The Art of Slicing Beef Jerky

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Video beef jerky slices

Making beef jerky is an art form, and one of the most critical aspects of this process is slicing the meat. The way you slice it will determine whether your jerky is chewy or tender. In this article, we will explore the different methods of slicing meat to help you achieve the perfect texture and flavor for your homemade beef jerky.

Eye of round beef roast being sliced in cutting board

Getting Started

Before we delve into the various slicing techniques, it’s crucial to choose the right cut of meat for your jerky. If you haven’t made your selection yet, take a look at our page on the Best Cuts of Beef for Jerky to guide you. Keep in mind that these instructions apply equally to slicing venison for venison jerky. So, whether you’re using beef or venison, let’s get started!

Video – Slicing Meat

If you’re more of a visual learner, check out our helpful video guide on slicing meat for beef jerky. It will give you a step-by-step visual demonstration of the techniques we’re about to explore.

Trim the Fat

Before you begin slicing, make sure to trim any visible fat from your chosen cut of meat. Fat can cause your jerky to spoil faster, so it’s essential to remove as much as possible beforehand to ensure your jerky stays fresh for longer.

Lean Beef Eye of Round Roast

Cut with or Against the Grain?

The way you cut the meat in relation to the grain will significantly impact the texture of your jerky. Slicing with or against the grain determines whether your jerky is chewy and tough or soft and less chewy.

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The grain of meat refers to the direction in which the muscle fibers run within the meat. To identify the grain, look for the lines of fibers that run parallel to each other along the cut.

When you slice in the same direction as the fibers, you are slicing with the grain. This results in a more chewy and tougher jerky. Conversely, slicing against the grain produces a softer and less chewy jerky.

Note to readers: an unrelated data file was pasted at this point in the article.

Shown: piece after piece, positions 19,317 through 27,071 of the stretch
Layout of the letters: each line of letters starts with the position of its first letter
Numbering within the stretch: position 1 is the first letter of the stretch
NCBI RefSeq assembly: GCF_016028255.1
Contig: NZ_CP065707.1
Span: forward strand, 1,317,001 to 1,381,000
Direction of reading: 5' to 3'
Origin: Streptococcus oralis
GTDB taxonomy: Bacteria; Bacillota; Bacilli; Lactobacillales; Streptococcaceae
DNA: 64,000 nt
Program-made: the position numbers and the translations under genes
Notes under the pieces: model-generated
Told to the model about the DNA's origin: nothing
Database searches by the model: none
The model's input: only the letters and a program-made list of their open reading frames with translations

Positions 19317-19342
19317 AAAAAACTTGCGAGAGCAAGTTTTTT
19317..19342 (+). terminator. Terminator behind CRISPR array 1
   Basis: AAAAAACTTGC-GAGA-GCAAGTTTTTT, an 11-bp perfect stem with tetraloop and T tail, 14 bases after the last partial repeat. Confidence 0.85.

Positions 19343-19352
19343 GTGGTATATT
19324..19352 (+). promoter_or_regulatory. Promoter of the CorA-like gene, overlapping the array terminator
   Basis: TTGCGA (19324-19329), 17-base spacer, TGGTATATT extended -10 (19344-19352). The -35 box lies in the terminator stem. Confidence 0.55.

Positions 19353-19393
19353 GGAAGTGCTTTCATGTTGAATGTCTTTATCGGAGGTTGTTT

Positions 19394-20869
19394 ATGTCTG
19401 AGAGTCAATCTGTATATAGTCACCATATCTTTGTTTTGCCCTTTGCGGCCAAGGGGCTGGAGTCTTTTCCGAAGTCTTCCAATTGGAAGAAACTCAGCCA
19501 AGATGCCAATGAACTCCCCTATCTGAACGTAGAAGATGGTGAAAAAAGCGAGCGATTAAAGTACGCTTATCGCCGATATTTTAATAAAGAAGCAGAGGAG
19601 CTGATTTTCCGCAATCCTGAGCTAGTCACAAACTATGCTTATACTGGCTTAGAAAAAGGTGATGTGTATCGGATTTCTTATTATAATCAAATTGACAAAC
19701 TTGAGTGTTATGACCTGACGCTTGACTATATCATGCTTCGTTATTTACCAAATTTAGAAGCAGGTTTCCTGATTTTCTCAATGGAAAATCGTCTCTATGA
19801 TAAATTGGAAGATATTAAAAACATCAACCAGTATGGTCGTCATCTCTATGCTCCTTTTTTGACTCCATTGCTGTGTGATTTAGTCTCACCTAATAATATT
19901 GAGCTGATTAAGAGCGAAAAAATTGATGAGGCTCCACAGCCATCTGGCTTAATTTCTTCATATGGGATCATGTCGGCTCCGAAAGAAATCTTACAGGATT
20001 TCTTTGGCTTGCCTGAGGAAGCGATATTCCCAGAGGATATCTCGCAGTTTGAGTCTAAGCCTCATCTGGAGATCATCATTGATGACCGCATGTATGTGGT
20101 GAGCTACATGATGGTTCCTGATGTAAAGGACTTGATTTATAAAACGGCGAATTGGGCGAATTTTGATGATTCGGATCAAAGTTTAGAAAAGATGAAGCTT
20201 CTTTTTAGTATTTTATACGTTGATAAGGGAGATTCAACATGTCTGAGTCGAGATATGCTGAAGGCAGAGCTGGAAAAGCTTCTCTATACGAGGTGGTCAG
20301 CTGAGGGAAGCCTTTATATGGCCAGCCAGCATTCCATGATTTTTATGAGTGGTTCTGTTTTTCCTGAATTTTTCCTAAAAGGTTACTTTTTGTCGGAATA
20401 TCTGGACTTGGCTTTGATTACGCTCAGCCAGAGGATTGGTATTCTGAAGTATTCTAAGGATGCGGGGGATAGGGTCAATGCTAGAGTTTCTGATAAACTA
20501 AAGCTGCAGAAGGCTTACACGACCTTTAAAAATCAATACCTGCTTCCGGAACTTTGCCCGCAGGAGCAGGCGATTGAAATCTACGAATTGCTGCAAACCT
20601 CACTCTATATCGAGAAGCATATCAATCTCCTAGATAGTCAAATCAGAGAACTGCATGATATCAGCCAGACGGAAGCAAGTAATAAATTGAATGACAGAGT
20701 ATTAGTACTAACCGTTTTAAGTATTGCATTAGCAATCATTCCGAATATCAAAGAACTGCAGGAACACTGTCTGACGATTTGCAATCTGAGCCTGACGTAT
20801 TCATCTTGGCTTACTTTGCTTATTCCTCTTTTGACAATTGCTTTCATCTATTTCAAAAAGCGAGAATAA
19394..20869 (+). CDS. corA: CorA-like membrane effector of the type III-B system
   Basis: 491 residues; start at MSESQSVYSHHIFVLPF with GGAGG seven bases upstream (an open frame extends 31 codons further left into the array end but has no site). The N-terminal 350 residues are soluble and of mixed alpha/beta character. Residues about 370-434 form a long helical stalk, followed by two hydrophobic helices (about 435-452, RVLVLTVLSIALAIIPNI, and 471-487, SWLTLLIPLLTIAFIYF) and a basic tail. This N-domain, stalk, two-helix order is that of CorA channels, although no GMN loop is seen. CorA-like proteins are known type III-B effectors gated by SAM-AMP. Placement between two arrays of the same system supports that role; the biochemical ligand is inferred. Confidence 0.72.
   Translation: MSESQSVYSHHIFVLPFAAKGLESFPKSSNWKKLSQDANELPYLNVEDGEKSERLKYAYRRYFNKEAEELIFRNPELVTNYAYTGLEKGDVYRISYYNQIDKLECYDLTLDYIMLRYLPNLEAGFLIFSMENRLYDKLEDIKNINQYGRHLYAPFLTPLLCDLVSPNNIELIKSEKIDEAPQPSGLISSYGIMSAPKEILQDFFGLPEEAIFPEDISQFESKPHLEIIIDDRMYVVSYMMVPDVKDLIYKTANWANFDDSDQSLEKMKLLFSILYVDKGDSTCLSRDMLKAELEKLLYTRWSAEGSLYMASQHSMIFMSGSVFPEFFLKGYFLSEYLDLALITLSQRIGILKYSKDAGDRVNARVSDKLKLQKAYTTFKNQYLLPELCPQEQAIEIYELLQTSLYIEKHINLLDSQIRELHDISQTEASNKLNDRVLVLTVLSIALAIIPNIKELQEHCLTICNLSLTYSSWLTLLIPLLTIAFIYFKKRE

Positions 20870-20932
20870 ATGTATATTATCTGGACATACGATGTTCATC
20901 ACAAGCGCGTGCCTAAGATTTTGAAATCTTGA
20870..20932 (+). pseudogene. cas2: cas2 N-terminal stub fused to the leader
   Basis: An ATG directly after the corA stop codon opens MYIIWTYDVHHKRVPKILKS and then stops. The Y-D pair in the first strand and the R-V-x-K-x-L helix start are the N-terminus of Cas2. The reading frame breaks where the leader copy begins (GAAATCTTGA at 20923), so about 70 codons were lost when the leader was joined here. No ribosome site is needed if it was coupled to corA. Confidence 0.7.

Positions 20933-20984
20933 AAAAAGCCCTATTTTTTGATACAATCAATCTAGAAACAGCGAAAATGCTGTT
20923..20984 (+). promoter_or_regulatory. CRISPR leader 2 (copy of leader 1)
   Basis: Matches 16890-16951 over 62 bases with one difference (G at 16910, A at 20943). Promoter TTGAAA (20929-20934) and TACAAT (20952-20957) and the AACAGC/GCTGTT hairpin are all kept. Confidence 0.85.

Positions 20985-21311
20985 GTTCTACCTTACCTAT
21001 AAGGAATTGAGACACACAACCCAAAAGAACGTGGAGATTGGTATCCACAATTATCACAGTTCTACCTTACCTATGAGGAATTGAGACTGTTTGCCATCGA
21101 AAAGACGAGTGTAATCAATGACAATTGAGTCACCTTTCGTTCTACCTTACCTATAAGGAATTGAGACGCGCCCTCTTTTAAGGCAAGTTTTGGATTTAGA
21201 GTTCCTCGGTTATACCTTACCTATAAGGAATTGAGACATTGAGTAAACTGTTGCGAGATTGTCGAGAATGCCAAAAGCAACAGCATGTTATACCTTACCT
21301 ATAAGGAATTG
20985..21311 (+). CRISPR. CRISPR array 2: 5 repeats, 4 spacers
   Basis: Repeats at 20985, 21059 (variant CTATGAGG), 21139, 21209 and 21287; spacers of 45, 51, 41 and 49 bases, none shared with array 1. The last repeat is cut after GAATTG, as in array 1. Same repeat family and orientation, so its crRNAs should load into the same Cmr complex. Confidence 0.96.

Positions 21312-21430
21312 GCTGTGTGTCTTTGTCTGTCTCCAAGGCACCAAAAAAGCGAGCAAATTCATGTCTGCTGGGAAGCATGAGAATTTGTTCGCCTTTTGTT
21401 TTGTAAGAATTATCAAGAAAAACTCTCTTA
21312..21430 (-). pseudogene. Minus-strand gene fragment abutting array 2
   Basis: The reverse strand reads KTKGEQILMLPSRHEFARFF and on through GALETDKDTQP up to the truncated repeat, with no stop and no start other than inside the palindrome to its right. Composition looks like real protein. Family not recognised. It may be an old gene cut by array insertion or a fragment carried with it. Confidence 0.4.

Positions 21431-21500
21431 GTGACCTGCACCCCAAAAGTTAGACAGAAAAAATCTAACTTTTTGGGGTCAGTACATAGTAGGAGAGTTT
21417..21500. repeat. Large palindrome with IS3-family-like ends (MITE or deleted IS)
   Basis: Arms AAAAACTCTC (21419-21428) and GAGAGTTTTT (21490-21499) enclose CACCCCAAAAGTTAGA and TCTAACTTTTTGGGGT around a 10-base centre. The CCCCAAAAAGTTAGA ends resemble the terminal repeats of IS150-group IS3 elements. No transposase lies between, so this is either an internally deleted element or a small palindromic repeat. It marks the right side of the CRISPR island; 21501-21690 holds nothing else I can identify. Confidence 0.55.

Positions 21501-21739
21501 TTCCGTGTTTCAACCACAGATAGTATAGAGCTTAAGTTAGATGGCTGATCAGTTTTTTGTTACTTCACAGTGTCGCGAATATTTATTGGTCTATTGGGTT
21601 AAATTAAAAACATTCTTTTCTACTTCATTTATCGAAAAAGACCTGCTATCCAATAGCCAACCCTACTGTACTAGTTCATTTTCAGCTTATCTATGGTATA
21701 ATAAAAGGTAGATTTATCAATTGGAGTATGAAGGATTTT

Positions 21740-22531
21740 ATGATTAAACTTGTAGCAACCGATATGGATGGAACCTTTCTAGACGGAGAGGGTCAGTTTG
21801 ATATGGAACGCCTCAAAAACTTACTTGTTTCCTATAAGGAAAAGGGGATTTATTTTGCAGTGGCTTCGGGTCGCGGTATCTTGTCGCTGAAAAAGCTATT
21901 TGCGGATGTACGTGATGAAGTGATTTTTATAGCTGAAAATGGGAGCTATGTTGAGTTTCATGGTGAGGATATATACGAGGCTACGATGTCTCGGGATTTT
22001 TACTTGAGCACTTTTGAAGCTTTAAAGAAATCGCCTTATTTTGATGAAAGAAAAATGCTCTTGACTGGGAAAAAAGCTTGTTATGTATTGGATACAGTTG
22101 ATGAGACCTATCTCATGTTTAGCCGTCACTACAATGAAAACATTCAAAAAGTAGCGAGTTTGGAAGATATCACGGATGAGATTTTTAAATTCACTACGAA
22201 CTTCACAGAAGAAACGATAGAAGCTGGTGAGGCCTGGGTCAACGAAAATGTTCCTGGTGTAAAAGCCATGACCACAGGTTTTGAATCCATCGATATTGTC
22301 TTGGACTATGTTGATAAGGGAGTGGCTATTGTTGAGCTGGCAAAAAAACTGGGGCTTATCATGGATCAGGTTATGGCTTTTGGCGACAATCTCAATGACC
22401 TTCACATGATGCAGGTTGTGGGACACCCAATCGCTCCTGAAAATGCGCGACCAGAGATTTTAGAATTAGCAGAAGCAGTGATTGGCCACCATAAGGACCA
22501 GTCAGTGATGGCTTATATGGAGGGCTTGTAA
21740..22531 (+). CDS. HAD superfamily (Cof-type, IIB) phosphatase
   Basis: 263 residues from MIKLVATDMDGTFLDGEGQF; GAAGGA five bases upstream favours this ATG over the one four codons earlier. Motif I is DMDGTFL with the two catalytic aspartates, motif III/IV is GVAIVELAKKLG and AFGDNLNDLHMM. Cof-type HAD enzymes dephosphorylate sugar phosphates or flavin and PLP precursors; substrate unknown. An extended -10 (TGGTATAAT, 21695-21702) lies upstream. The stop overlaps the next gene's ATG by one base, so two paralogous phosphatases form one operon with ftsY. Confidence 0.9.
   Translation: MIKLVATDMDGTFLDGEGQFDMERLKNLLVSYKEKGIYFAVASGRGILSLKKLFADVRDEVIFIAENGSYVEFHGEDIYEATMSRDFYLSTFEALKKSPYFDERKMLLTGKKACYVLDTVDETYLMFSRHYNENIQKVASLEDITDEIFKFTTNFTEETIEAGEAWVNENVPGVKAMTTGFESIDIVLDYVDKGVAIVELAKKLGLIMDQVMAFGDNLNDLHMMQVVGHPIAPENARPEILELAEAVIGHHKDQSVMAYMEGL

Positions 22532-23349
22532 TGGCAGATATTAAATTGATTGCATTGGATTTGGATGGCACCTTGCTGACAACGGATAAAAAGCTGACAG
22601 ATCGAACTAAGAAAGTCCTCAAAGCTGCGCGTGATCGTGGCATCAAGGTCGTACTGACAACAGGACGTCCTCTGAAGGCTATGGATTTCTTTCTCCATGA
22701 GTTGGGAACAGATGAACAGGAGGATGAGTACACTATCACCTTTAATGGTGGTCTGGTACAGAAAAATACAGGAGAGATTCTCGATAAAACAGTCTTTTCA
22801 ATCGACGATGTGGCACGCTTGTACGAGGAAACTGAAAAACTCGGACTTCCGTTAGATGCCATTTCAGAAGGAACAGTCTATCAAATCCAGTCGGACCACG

To visualize this, imagine the fibers running vertically from bottom to top. Slicing with the grain means cutting along these fibers, while slicing against the grain involves cutting perpendicular to them.

Using a Jerky Slicer

For those who want precise and even-sized jerky strips, a jerky slicer can be a game-changer. The Westin Jerky Slicer, for instance, ensures consistent strip sizes, promoting even drying. With this slicer, you no longer have to worry about some pieces drying more slowly than others due to varying thickness.

To use the Westin Slicer, cut the roast into 1 ¼” slabs and feed them through the machine. A couple of turns of the handle will effortlessly slice the meat accordingly, whether with or against the grain. This way, you can achieve your desired chewiness consistently.


If you want a jerky texture that falls somewhere between chewy and soft, there’s a technique you can try. First, slice the meat with the grain, and then tenderize it with a meat mallet. By beating the meat with the pyramid pointed side of the mallet, you’ll break up the muscle fibers, resulting in a more tender jerky.

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This tenderizing method is particularly effective when making The BEST Beef Jerky Recipe. It strikes a perfect balance between toughness and softness, offering a delightfully chewy experience.


Now that you have learned the art of slicing beef jerky, you are equipped with the knowledge to create jerky that suits your preferences. Experiment with different slicing techniques, grain directions, and tenderizing methods to find your perfect balance of chewiness and tenderness.

If you have any questions or need further guidance, please leave a comment below. Happy jerky making!

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